The key? Tektronics, which uses a best-of-breed approach incorporating several vendors, is adamant about maintaining open systems. Bowman looks for "products that easily work with each other and have the toolsets to function within the overall system." He refuses to create new programs, but regularly extends the reach of the system using the provided toolsets. Indeed, by mapping data flow, data ownership and how each component of the overall HRMS handles and routes data, the company is able to manage a growing mountain of information. "Even if we wind up with some redundant data, we're not too concerned," he adds. "The point is, there's only one place to change it."

Ideally, of course, departments need to break down walls and find ways to create companywide standards. "The thing that a lot of HR people often forget is that the enterprise doesn't revolve around their system," says Bowman. "HRMS usually piggybacks off the network and must complement other enterprisewide computing needs."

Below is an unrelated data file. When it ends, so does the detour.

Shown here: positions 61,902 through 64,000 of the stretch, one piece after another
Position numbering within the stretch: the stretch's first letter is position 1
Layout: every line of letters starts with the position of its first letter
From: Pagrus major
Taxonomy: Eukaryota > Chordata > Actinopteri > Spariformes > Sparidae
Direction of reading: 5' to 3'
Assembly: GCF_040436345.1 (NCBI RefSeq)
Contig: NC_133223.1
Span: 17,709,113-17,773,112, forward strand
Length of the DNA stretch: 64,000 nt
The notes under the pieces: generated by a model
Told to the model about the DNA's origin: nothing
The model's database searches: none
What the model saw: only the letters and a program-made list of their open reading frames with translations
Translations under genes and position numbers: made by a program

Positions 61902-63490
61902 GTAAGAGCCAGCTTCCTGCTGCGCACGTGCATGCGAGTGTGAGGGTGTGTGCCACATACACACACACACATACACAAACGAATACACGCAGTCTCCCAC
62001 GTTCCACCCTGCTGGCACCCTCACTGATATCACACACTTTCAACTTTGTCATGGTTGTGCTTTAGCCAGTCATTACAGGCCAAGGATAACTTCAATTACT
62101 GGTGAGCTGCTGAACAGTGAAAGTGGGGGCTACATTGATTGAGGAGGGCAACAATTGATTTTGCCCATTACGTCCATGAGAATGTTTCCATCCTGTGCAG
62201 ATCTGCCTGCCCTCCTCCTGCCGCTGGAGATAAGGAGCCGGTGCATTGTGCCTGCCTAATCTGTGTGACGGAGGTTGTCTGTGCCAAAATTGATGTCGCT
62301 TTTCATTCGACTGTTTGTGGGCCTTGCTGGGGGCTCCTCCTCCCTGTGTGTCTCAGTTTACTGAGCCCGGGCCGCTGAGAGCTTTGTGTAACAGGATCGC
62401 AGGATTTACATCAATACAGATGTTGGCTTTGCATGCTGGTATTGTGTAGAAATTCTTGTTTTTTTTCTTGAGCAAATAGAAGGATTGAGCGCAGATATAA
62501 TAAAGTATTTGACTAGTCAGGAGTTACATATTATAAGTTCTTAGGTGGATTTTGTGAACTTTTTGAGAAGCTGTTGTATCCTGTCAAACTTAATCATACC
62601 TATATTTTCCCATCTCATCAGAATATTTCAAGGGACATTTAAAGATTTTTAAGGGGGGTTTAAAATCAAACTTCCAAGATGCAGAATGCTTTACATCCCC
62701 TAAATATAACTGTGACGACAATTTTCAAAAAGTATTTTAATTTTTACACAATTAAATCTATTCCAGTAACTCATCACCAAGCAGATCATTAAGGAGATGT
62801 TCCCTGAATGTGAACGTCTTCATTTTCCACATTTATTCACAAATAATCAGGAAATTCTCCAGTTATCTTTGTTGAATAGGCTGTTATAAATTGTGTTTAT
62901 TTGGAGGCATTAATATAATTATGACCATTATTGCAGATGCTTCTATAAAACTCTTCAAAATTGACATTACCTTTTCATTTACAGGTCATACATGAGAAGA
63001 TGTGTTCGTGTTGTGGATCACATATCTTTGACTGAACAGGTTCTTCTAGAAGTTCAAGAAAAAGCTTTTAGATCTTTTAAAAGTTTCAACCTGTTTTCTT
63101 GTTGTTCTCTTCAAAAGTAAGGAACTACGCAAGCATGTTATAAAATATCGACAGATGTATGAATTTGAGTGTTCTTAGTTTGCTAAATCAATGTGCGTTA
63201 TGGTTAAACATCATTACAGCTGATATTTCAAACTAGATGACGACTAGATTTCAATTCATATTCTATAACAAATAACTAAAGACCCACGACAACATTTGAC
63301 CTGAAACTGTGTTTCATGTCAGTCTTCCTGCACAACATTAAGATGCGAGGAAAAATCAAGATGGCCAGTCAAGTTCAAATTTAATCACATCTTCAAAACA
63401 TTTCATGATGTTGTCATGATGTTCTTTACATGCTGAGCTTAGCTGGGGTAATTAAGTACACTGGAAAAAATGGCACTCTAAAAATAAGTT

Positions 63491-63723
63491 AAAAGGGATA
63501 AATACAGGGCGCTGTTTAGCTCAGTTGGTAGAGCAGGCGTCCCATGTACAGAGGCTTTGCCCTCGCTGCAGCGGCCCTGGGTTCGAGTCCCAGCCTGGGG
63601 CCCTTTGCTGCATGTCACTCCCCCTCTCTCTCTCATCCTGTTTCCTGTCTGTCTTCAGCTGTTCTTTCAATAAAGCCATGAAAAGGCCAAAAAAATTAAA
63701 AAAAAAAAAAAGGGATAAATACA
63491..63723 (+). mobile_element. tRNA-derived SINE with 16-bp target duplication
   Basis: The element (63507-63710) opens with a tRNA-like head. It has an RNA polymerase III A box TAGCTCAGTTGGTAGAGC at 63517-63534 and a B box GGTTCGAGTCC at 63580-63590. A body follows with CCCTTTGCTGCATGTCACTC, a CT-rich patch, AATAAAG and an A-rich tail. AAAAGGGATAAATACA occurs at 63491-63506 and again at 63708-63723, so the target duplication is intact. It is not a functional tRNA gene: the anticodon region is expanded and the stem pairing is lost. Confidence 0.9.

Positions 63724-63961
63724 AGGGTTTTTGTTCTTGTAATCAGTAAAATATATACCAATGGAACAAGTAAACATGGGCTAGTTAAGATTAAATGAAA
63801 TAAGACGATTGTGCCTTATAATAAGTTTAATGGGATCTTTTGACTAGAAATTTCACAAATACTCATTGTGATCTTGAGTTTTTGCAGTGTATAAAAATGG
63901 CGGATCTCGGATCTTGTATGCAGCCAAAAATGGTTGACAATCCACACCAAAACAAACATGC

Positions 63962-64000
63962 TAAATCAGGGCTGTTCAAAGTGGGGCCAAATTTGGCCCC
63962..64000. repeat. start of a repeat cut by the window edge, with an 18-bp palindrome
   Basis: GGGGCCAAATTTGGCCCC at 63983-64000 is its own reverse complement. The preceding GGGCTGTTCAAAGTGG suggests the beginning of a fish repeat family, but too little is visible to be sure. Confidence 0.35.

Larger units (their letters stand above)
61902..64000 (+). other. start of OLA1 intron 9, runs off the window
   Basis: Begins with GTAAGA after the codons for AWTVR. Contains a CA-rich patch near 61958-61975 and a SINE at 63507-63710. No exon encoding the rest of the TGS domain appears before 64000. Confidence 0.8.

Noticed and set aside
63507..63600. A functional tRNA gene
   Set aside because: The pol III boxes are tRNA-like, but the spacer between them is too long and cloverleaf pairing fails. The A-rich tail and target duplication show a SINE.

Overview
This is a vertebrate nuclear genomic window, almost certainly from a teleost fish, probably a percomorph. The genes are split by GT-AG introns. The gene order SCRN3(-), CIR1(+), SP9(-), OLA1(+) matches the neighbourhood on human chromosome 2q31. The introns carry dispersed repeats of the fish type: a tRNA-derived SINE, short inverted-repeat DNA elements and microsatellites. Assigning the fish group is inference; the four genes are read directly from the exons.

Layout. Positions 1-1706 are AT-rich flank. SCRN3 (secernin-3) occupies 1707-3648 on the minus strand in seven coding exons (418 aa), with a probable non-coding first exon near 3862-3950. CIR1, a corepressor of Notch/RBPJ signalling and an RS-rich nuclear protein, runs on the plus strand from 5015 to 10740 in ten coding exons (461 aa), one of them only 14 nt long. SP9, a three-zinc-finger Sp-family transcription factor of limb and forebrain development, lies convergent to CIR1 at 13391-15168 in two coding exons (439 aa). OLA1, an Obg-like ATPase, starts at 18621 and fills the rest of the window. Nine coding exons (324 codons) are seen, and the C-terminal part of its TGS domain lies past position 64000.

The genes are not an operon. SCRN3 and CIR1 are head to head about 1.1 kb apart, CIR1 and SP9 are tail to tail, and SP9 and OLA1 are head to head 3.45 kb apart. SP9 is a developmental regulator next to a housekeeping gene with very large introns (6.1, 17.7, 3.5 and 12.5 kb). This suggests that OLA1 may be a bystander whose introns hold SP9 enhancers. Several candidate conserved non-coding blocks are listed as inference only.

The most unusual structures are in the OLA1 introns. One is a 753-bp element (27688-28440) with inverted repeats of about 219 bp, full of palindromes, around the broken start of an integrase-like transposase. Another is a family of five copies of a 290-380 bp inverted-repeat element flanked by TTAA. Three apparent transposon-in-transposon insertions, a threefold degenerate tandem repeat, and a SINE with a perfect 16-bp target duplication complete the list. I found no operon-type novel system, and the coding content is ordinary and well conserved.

An HRMS runs on more than microchips and code.
The main objective for HR is to determine what the organization's needs really are and how it can realize gains by efficiently deploying HRMS solutions. Then it's up to the company to make sure there's synergy between work processes and technology. "The bottom line is that you have to constantly reengineer," says Love-Sudduth. "No HRMS is a permanent panacea. An organization's needs are constantly changing."

Usually, the vision and strategy comes from the top -- typically a senior member of the human resources management team. However, "By the time you get around to polling the rest of the senior team from other departments, it's pretty clear they don't all share the same vision. . . .," Love-Sudduth says. It's important for each department to not only deliver its own wish list to the information technicians, but also grasp each others' needs.